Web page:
Key facts and figures
Beames explains that it’s really difficult to get strong evidence or statistics around rates and prevalence of PTSD in Australia because of the nature of it, and the individual ways in which it’s experienced. She says there are estimates that show global PTSD prevalence rates are around 13-20 per cent for women and 6.2-8.2 per cent for men (Bryant, 2019).
‘There’s limited data on prevalence of PTSD in Australia specifically though, some evidence shows about 57-75 per cent of Australians will experience a potentially traumatic event at some point in their lives (Kessler et al., 2017).
‘New onset of PTSD is likely to have increased in recent years, particularly after, as we all know, the large-scale population events like COVID-19 and bushfires,’ she adds.
Signs and symptoms of PTSD
There are some general signs and symptoms of PTSD that you can look out for. They include excessive crying, trouble sleeping, reduced appetite, feeling scared, guilty or angry, or thinking about the traumatic event a lot. Beames says that these feelings can start to effect how people go about their everyday lives.
‘Disturbing memories and feelings can really start to effect how people with PSTD go about their everyday lives – for example, disrupting family relationships or becoming overprotective of loved ones, feeling isolated or lonely, and even withdrawing from friends, family or work. So all of these things are aspects to look out for.’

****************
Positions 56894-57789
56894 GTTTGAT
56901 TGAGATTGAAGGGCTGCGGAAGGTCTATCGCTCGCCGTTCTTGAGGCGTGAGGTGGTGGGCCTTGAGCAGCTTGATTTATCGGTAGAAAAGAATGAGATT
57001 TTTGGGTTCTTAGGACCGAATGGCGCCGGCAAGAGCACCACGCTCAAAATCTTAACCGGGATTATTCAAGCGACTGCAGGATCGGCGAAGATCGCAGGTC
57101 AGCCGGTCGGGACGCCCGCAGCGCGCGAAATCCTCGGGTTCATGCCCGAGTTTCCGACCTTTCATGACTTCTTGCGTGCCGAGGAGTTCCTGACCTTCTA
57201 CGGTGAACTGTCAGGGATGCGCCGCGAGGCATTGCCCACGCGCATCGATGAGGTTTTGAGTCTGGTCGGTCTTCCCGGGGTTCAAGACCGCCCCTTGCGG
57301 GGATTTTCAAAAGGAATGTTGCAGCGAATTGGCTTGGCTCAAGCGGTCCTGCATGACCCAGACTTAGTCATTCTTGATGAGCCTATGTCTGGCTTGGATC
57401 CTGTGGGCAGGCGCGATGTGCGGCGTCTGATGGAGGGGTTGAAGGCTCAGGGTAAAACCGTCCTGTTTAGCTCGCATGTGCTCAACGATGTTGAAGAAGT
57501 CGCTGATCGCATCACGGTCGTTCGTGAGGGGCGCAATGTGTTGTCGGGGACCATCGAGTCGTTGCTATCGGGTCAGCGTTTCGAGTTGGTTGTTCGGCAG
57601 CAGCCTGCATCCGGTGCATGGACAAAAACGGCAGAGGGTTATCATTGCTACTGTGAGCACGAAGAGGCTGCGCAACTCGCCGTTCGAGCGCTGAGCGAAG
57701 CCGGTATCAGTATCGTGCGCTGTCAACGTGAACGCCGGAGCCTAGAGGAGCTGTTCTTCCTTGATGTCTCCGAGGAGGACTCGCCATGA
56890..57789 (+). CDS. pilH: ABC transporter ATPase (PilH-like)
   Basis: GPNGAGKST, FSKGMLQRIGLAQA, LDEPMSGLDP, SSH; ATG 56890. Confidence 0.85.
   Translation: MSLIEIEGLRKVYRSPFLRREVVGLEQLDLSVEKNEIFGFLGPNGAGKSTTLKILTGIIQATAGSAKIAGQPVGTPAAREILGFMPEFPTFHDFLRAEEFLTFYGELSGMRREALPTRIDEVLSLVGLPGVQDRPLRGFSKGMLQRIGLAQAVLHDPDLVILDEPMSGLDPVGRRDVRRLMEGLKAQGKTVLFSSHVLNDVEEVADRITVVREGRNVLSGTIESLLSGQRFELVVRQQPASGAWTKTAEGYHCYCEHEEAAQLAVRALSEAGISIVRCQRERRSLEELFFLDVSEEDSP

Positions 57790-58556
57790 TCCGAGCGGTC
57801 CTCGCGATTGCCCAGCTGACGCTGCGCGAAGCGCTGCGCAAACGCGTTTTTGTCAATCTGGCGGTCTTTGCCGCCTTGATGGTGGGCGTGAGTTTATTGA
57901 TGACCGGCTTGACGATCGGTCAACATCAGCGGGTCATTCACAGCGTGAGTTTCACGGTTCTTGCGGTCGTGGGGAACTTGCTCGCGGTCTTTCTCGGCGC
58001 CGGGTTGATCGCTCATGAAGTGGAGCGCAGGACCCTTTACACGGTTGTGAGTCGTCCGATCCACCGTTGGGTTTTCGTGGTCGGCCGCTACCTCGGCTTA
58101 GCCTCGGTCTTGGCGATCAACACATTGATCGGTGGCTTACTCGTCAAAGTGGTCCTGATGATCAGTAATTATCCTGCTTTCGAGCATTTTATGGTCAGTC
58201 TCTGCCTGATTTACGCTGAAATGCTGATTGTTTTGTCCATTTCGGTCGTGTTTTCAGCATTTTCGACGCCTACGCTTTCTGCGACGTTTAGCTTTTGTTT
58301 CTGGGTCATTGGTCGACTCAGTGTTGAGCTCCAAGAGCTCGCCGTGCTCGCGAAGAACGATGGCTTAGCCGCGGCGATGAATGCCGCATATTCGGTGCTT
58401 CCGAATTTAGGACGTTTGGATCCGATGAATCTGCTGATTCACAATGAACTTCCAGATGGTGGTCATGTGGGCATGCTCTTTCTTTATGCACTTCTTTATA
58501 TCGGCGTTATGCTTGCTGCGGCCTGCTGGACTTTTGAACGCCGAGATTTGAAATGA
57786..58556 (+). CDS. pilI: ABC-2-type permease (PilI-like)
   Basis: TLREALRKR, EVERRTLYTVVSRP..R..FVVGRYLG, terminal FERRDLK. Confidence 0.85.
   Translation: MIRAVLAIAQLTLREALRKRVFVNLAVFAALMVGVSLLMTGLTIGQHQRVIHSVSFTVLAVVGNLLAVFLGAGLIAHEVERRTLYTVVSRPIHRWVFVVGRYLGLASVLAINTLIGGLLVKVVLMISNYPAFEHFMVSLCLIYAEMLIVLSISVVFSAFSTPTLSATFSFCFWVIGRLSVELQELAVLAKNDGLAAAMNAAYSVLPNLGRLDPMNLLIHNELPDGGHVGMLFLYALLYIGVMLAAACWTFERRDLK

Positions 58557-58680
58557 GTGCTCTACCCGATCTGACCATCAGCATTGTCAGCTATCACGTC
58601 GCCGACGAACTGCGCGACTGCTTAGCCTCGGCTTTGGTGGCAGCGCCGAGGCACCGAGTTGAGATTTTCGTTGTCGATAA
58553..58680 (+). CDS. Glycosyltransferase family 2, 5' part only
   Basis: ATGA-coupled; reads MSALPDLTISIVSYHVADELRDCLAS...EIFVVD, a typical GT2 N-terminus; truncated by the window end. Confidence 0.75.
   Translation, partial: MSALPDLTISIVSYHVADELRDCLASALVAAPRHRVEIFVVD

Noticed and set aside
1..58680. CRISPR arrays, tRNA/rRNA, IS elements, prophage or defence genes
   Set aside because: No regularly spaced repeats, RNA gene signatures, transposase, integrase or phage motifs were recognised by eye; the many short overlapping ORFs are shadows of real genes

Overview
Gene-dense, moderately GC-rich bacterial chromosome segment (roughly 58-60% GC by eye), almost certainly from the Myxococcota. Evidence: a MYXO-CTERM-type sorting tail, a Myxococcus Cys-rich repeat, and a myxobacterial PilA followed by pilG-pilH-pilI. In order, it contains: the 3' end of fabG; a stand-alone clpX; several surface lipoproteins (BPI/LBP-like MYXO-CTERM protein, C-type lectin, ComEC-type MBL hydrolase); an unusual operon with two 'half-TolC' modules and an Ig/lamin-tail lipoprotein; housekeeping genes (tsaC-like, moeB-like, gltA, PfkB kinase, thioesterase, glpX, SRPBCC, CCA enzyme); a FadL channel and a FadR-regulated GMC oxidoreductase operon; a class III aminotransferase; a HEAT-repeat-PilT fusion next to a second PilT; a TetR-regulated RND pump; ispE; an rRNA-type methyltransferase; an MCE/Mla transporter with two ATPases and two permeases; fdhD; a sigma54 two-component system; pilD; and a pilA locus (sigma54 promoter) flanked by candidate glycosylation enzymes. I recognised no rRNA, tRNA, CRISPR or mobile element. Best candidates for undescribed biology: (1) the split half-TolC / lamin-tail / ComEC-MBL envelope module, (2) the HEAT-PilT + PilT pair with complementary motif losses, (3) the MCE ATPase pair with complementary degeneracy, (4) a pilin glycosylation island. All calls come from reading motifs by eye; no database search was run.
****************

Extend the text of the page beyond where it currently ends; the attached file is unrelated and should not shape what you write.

She says it’s important to remember that PTSD can manifest quite differently for individuals, so there isn’t a one-size-fits-all set of symptoms to look out for.
‘But, one thing that observers or close friends might notice are changes in usual functioning. They know what the baseline level is for how an individual, their friend, usually responds. So withdrawal from social relationships and usual activities, or changes in how the person is interacting, such as being quick to anger or irritable are key to watch out for,’ she says.
PTSD can also impact on a person’s physical health. It can be really overwhelming and exhausting for people, as they’re activating their fight or flight response system.